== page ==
I am not a quitter, but at page 261, I have decided to throw in the towel. This story started out so well, and I love the setting of the 1898 Omaha World's Fair. However, the main characters are not well fleshed out, I found the romance boring, and I lost interest with where the story was headed. I've made myself sit down with it several times after I lost interest, but to no avail.

On the plus side, t...more
I loved this book. It reminded me of The Night Circus and The Sisters Brothers. If you're looking for an original story, this is it!

I can easily see this book made into a movie.
First I loved this book because of my Omaha connection and the past world it dreamt up for me. Then I loved it for the story within that which pulled me in. Then I loved it for the beautiful heartbreak I knew was coming but never quite precisely saw how. Regardless, there was a lot to love.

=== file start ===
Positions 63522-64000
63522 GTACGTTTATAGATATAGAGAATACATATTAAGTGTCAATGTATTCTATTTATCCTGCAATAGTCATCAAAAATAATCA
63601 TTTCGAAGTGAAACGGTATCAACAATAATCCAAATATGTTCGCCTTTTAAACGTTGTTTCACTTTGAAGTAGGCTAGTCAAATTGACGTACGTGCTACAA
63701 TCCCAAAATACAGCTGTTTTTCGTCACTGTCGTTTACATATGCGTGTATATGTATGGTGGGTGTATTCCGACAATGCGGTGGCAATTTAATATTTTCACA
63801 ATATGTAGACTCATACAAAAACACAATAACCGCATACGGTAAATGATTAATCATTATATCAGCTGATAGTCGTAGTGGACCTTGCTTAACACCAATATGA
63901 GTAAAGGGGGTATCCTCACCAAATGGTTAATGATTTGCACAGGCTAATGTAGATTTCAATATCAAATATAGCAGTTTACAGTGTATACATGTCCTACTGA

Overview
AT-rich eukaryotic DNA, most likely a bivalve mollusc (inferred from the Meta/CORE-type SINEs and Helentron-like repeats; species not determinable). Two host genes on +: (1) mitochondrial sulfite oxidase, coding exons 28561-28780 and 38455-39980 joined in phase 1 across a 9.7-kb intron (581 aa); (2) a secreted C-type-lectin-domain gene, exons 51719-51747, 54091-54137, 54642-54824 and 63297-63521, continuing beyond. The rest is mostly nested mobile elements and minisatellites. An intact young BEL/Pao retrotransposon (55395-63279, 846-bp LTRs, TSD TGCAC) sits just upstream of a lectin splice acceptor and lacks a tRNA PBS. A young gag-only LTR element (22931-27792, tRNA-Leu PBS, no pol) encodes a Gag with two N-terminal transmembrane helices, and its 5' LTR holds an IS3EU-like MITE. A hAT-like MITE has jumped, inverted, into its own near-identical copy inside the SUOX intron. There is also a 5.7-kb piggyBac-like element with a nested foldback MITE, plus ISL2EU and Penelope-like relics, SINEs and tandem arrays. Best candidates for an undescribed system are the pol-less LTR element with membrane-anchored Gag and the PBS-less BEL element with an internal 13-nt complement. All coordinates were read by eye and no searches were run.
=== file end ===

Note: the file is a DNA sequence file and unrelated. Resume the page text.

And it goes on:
3.5 stars. First, I feel the need to clarify that primarily this is a book about obsession, rather than the World's Fair, or Omaha, or even a standard love story. Those elements all play their part, but they are overwhelmingly swallowed up by the concept of Ferret's obsession with Cecily. That is not a good thing, but it also didn't ruin the book for me. No complaints about the writing. Schaffert's prose is beautifully evocative and moving. His description of the fair and all its characters is a...more